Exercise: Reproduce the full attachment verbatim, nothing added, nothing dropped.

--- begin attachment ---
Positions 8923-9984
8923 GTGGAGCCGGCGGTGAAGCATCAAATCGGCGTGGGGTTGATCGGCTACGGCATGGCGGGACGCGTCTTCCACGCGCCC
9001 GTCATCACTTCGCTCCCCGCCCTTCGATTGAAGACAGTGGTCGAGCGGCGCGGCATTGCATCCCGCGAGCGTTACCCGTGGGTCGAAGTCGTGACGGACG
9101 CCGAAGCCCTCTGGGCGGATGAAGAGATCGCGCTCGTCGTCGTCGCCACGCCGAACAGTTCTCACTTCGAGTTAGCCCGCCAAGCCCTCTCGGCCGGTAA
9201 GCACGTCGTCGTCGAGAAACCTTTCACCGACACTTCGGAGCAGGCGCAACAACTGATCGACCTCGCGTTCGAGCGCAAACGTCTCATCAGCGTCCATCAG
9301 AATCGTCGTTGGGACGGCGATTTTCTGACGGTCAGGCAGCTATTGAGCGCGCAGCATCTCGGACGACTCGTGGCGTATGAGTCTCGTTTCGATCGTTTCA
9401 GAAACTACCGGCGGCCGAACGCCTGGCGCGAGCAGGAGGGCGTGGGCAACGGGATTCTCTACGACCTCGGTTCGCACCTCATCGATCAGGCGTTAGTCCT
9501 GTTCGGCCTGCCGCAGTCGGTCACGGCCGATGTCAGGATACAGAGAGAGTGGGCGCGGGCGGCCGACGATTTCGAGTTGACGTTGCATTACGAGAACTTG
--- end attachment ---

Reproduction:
Positions 8923-9984
8923 GTGGAGCCGGCGGTGAAGCATCAAATCGGCGTGGGGTTGATCGGCTACGGCATGGCGGGACGCGTCTTCCACGCGCCC
9001 GTCATCACTTCGCTCCCCGCCCTTCGATTGAAGACAGTGGTCGAGCGGCGCGGCATTGCATCCCGCGAGCGTTACCCGTGGGTCGAAGTCGTGACGGACG
9101 CCGAAGCCCTCTGGGCGGATGAAGAGATCGCGCTCGTCGTCGTCGCCACGCCGAACAGTTCTCACTTCGAGTTAGCCCGCCAAGCCCTCTCGGCCGGTAA
9201 GCACGTCGTCGTCGAGAAACCTTTCACCGACACTTCGGAGCAGGCGCAACAACTGATCGACCTCGCGTTCGAGCGCAAACGTCTCATCAGCGTCCATCAG
9301 AATCGTCGTTGGGACGGCGATTTTCTGACGGTCAGGCAGCTATTGAGCGCGCAGCATCTCGGACGACTCGTGGCGTATGAGTCTCGTTTCGATCGTTTCA
9401 GAAACTACCGGCGGCCGAACGCCTGGCGCGAGCAGGAGGGCGTGGGCAACGGGATTCTCTACGACCTCGGTTCGCACCTCATCGATCAGGCGTTAGTCCT
9501 GTTCGGCCTGCCGCAGTCGGTCACGGCCGATGTCAGGATACAGAGAGAGTGGGCGCGGGCGGCCGACGATTTCGAGTTGACGTTGCATTACGAGAACTTG